James Earl Ray Takes A Plea


King’s Murder Gets a Life Sentence

Martin Luther King is the most iconic civil rights figure in the United States, possibly even the world.  King is usually mentioned with luminaries such as Mahatma Gandhi and Nelson Mandela.  His 1968 assassination shocked the nation and sent waves of rioting across the country.  Many know that James Earl Ray was responsible for the murder of King, but the details of his evasion and capture are usually less known. 

Ray, a career criminal, shot King in Memphis on April 4, 1968, as King was standing on a balcony at the Lorraine Motel in Memphis, Tennessee.  A single shot from a Remington rifle ended the life of the Nobel Prizewinning freedom fighter.  Ray had shot from a rooming house he had been staying at across the street from the hotel. After the shot was fired Ray immediately went on the run.

Fleeing the room, he ditched a bag that was found to contain a rifle and binoculars, both had his fingerprints on them.  Jumping into his Ford Mustang he made the 11-hour drive to Atlanta.  There he picked up some clothing and property from his apartment and made his way up to Canada via car and train. 

He hid out in the Toronto area for a month and procured a fake Canadian passport with the name Ramon George Sneyd.  He flew to London and stayed there for a while.  He formulated a plan to flee to apartheid South Africa.  His first stop was Portugal, but his travel plans collapsed when he literally missed the boat. He returned to London.  Ray then found a flight to Brussels with a connection to Africa.  What he needed was a few dollars to finance his new life.  Returning to his criminal days, he robbed a bank in London to get some cash and headed to the airport.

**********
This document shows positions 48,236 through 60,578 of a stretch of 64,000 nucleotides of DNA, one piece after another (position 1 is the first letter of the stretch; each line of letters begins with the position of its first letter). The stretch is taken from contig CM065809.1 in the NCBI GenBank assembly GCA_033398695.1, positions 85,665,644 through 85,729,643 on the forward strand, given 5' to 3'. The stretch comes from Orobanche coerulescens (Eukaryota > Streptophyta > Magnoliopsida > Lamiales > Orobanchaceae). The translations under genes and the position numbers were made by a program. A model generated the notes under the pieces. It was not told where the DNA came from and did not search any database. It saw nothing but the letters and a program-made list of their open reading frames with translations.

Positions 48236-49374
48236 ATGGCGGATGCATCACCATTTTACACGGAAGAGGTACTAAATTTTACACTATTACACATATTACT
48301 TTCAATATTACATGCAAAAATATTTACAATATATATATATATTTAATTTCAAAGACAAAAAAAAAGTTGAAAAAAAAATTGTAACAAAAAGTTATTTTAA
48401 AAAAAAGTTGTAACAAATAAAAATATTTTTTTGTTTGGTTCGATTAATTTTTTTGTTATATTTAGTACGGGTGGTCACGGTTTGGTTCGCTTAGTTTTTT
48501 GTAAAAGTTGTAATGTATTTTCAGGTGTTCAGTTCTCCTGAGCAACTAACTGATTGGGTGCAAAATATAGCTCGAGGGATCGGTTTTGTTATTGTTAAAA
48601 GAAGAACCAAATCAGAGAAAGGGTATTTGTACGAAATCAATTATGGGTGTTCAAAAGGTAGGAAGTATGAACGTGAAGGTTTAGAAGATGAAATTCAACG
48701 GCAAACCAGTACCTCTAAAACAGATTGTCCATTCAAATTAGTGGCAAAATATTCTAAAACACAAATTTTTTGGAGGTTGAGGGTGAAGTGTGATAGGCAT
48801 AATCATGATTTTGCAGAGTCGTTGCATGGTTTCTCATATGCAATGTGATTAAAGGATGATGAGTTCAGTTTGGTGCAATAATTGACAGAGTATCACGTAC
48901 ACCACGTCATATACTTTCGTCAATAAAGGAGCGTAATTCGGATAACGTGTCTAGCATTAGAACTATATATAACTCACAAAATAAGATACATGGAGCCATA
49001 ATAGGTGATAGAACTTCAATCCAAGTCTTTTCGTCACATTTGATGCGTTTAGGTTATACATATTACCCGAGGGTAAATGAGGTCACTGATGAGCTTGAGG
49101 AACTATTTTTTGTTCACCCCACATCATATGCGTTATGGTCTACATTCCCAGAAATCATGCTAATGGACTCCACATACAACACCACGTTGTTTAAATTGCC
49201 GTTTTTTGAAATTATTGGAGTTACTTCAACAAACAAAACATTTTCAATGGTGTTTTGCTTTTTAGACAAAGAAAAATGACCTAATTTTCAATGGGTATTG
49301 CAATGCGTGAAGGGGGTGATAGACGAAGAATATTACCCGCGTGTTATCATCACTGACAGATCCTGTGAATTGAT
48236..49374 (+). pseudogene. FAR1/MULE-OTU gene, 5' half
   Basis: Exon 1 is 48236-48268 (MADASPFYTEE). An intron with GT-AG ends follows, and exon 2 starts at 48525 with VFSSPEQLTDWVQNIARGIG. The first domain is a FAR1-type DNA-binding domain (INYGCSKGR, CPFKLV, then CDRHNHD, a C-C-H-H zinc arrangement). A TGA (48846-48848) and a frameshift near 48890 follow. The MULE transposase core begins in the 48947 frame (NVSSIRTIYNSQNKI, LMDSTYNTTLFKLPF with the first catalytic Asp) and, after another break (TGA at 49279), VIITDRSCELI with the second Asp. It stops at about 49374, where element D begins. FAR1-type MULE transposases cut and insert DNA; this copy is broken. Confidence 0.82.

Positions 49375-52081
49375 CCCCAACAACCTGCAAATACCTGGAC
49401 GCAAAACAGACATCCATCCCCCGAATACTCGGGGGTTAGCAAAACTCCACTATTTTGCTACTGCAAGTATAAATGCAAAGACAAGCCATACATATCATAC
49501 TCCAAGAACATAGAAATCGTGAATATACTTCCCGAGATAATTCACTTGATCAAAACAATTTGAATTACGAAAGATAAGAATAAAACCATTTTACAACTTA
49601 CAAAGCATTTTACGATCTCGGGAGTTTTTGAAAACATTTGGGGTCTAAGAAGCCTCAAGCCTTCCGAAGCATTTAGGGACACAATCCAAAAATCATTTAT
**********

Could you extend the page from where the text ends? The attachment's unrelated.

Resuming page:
The FBI had taken the King assassination case from the get-go.  The Bureau assigned almost 3,000 agents and the crime lab to find the killer.  They had quickly identified James Earl Ray as the perp.  Realizing that he had fled to Canada, they were able to determine the fake alias he was traveling under.  An alert was put out for him and his fake passport. 

On June 8th, 1968, Ray was going through customs to catch his plane.  An eagle-eyed immigration agent named Kenneth Human, saw that Ray had two passports in his bag.  After investigation, Ray was arrested and turned over to Scotland Yard, who in turn called the FBI.  The FBI brought him back to Tennessee to stand trial.

On March 10, 1969, James Earl Ray appeared in court in Tennessee and plead guilty to murder.  He was sentenced to 99 years in prison.  Ray soon recanted his confession and pointed to a conspiracy.  Although Ray died in 1998, conspiracy theories about the murder of Martin Luther King persist to this day. 

Christopher Flanagan


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